Of course dominated by the current Corona crisis, the 2020 World Day for Safety and Health at Work has been placed under the title ‘In the face of a pandemic’.
And we really are in the face of a pandemic.
Some months ago, hardly anybody could have imaged the situation we currently find ourselves in. Tens of thousands of deaths, the economy paralysed, millions of jobs at risk or already lost, entire sectors down, maybe irreversibly.
The public services and their staff, above all health professionals, working beyond their limits; many of whom also infecting and dying themselves.
What remains surprising for me (as a non-expert!) is that I would have expected mechanisms and crisis scenarios in place, at least insistent warnings, of what was to come. At least eventually.
Given the crisis evolution in China, what were we, me included (!), (not) thinking? That China was far away? That our societies, our health systems, our ‘Western way of life’ would make us less vulnerable?
I don’t like finger-pointing, I never liked it. We are all in the same boat. And I can imagine how immensely difficult it must have been to chose between (at that time potentially hysterically) alarmism and (at that moment apparently thoughtful and well-reflected) appeasement.
But yet: It remains inexplicable to me why policy makers and authorities did not see it coming. How many of us still spoke about the virus as causing solely “light flus”, of being “most likely inoffensive” or of being “harmless” for us in Europe (or in the US)?
How did we come to the situation that we had not stocked sufficient protective gear for professionals managing the crisis and exposed to the virus, above all healthcare workers? How did we become so over-dependent on third countries on essential and live-saving gear?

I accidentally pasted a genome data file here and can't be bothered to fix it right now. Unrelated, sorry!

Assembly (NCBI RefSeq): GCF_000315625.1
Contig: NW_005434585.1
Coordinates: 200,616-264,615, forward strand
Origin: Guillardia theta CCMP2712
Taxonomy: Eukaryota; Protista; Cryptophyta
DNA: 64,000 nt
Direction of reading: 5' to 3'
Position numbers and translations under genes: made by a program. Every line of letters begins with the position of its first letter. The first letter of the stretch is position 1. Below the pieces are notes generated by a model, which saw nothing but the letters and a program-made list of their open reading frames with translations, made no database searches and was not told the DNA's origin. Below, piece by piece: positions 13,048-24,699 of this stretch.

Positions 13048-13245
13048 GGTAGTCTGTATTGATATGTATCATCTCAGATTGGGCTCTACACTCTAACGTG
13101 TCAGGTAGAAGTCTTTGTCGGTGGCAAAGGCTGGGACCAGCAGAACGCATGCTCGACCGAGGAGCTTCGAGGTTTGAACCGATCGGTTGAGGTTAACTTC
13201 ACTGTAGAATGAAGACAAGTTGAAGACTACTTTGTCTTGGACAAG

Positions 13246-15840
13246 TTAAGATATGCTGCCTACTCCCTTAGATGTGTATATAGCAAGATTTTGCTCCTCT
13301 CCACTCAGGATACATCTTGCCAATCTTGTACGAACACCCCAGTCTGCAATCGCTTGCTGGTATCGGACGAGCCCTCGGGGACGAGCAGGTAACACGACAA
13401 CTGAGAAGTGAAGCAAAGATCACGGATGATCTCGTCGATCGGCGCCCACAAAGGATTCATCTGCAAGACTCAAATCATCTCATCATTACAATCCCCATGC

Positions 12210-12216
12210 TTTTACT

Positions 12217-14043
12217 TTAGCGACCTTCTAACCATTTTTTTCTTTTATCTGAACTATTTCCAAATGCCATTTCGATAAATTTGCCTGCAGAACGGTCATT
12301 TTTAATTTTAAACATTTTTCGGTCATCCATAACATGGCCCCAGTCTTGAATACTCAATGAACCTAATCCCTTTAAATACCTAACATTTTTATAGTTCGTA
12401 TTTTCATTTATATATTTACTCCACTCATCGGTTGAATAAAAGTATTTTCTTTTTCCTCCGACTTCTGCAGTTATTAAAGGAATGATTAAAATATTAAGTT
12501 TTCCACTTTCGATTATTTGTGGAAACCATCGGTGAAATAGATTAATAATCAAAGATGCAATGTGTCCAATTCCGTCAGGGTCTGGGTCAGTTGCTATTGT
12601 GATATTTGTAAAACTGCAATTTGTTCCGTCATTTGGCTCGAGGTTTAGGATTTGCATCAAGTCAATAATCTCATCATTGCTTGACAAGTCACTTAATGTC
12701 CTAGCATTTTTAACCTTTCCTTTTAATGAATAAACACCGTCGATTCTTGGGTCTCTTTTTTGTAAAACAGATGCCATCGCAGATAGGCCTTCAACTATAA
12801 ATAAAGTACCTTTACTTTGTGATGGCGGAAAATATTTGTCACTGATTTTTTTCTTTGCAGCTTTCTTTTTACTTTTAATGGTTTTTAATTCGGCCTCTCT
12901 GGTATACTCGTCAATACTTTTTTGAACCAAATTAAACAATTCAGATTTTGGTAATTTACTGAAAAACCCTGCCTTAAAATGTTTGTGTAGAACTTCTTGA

Having had months and weeks for at least some sort of premonition…
Not only businesses and our societies and freedoms, but also workers and public sector staff are now paying a very high price for this lack of foresight. But also for enduring austerity, underinvestment and over-zealous privatisations of public services and healthcare.
This is something we need to reflect upon about today on this annual World Day for Safety and Health at Work.
Beyond the now urgently needed hasty (short-term) measures to protect workforces, citizens and professionals exposed to the virus, we will soon need to talk policy and administration accountabilities and how to prevent in the future what is happening today.
For us at CESI, it is clear what this means: A functioning European pandemic early-warning system, an efficient and streamlined European crisis management framework which all Member States adhere to, and above all, investments of a very large scale in the personnel, equipment and facilities of our healthcare and public services – in order to make them and our societies resilient and crisis-proof.
The emphasis here is on investment, not on costs, because, as we currently all witness, this expenditure is clearly cheaper in the long-run than trying to fix problems as we to right now.
We do not want an overmighty state and a public hand interfering in what we, as free individuals, can deliver and manage – we do not want to be deprived of our freedoms, our responsibility, maturity and accountability as individual citizens.
But where private services have not delivered -and focused only on profit-, and where this profit-mindedness led to the demise of the general interest, to rethink our societal models, including the eventuality of recommunalisation of certain services cannot remain a taboo either.
Picture: Klaus Heeger © CESI 2020